CO2 Seal and Bypass - COPASS

Norway’s strong standing with respect to subsurface CO2 storage is closely related to a high-level competence in characterization of sub-surface reservoirs. In the COPASS project we aim to understand the CO2 flows and storage behaviour, studying two field cases. We will use 3D geo-models and simulations to understand CO2 flows including leakeage. 

COPASS – CO2 Seal and Bypass Project. The Bartlett Fault, Utah. The fault juxtaposes the Entrada and Morrison formations, and has partially sealed in the CO2-charged groundwater that migrated through the porous sandstones of the Entrada Formation. Photo/Illustration: Ivar Midtkandal

COPASS – CO2 Seal and Bypass Project. The Bartlett Fault, Utah. The fault juxtaposes the Entrada and Morrison formations, and has partially sealed in the CO2-charged groundwater that migrated through the porous sandstones of the Entrada Formation. Photo/Illustration: Ivar Midtkandal

About the project

Technology related to geological sequestration of CO2 provide a significant means for mitigating global emissions - this in spite of public skepticism and a shortage of incentives to develop CO2 storage into a profitable venture. Most existing sequestration sites are generally small and have not been operational for sufficient time to fully forecast and assess leakage scenarios of laterally extensive reservoirs on the time scales relevant for subsurface CO2 storage (> 10 kY). Thus the study of exhumed reservoirs showing evidence of CO2 accumulation in geological history and leakage processes may offer an important supplement to our knowledge on relevant spatial and temporal scales.

Reservoirs in the North Sea are matured for CO2 storage; however, key questions around plume migration mechanisms and pressure linked to site integrity have been raised for both the Sleiper and Snøhvit cases, as well as for the Longyearbyen CO2 lab and Svelvik pilots. It is need of in-depth analysis of CO2 flow systems with bearing on the forecasting reliability of reservoir models. It will be fundamental for future North Sea CO2 storage sites to improve the understanding of storage efficiency, dynamics of injectivity and pressure linked to CO2-driven reactions, and pressure-driven reactivation of faults and fractures jeopardizing storage integrity.

In order to fully understand which mechanisms and geological parameters govern both the localization of leakage points through intra-reservoir flow baffles and trap-confining seals, our field observations will be implemented in 3D geological models which form the basis for conducting fluid flow simulations.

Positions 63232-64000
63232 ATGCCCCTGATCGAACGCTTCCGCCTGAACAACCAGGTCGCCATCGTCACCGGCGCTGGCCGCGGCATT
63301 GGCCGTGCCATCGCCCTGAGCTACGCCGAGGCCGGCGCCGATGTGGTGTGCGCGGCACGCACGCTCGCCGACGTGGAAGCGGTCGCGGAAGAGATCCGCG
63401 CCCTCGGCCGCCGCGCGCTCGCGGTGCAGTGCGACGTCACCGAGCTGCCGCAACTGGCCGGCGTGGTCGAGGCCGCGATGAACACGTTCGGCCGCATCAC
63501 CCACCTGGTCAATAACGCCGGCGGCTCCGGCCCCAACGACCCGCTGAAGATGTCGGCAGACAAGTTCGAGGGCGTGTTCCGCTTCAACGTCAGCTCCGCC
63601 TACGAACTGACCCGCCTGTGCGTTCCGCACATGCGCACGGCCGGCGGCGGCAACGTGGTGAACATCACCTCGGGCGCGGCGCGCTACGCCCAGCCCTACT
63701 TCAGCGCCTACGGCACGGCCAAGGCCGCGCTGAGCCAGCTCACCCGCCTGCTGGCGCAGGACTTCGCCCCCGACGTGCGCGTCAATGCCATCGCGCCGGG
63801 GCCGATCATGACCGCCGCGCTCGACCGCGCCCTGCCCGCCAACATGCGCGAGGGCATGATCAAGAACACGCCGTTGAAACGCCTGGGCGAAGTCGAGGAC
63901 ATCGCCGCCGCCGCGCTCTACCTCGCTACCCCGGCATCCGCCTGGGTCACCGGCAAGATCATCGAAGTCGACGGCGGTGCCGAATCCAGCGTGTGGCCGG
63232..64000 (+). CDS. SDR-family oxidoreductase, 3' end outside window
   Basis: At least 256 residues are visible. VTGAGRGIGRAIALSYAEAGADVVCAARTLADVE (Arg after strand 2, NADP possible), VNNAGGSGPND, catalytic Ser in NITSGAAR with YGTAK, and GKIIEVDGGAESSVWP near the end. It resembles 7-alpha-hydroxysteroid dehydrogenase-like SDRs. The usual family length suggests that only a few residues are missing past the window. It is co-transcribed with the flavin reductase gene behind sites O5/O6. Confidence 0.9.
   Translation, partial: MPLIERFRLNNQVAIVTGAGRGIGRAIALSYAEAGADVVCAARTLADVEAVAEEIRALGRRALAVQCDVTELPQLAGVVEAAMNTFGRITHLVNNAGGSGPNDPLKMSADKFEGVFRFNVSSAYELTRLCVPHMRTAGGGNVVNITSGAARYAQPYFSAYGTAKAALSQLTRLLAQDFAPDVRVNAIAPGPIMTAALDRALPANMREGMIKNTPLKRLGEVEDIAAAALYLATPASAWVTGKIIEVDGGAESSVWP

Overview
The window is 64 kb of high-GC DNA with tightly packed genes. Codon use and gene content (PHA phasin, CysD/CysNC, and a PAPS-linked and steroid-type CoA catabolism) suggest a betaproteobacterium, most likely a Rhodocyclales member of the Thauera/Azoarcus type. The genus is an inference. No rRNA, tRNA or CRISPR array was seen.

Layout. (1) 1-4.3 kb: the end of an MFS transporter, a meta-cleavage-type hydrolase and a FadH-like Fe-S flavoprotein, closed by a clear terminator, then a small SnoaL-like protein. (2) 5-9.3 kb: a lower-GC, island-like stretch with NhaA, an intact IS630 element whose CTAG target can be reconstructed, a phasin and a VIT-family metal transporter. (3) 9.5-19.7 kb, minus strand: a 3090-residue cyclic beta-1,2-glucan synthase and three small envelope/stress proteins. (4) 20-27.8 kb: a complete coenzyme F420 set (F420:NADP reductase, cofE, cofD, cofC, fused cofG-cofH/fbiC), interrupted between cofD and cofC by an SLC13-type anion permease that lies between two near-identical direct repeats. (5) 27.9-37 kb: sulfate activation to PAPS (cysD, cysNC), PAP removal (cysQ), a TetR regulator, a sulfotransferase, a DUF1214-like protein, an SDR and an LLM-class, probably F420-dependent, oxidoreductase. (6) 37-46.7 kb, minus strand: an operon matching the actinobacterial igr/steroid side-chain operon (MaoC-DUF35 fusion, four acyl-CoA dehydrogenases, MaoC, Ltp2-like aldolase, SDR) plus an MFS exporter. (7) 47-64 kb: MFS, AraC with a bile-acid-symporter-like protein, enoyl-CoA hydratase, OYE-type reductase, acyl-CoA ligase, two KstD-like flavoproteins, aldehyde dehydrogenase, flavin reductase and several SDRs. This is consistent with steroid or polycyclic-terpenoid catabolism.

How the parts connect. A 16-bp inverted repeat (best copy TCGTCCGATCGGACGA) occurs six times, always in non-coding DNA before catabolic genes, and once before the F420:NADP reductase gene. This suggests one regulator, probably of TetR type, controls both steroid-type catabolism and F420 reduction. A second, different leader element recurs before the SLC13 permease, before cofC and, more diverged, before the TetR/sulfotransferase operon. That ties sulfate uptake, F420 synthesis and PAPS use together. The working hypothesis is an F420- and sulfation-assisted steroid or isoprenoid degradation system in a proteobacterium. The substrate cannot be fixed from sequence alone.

Objectives

We will explore CO2 plumbing systems of reservoirs and caprocks by integrating observations from actively leaking and former, exhumed reservoir-seal systems employing field, laboratory and reservoir modelling studies.

We aim to implement observed flow and leakage patterns combined with observed diagenetic status and rock strength assessments in 3D simulation models. Our ultimate goal is to simulate flow and critical pressure based on rock and fault rock mechanics in a workflow that allow fault and fracture venting similar to what is currently observed in the Little Grand Wash Fault CO2 leakage scenario.

The work is organized in five work packages: 1) Rock properties (Two study objects Little Grand Wash Fault and Humbug Flats); 2) Diagenetic effects; 3) Geomechanics; 4) Reservoir modelling and simulation; 5) Education and outreach.

Background

In the COPASS project we focus on two study areas, both with natural subsurface with particular relevance to CO2 storage studies, and with a unique and detailed insight into flow of CO2 in subsurface reservoirs. 

The two case study areas ares in Utah, USA; both the Little Grand Wash Fault and the - Humbug Flats of the NE San Rafael Swell will offer unique datasets which can significantly improve our ability to forecast leakage from subsurface CO2 storage sites.

Financing

The COPASS project are granted financing from the Norwegian Research Council and the VISTA programme/STATOIL. This project is also linked to other ongoing research activity in Norway and the USA, and there is a close association toward other Norwegian and US-based federal and private funds.

Project duration of the COPASS project is from January 2015, with a 4 years frame ending in 2018.

Cooperation

Published Sep. 29, 2017 3:57 PM - Last modified Sep. 29, 2017 4:00 PM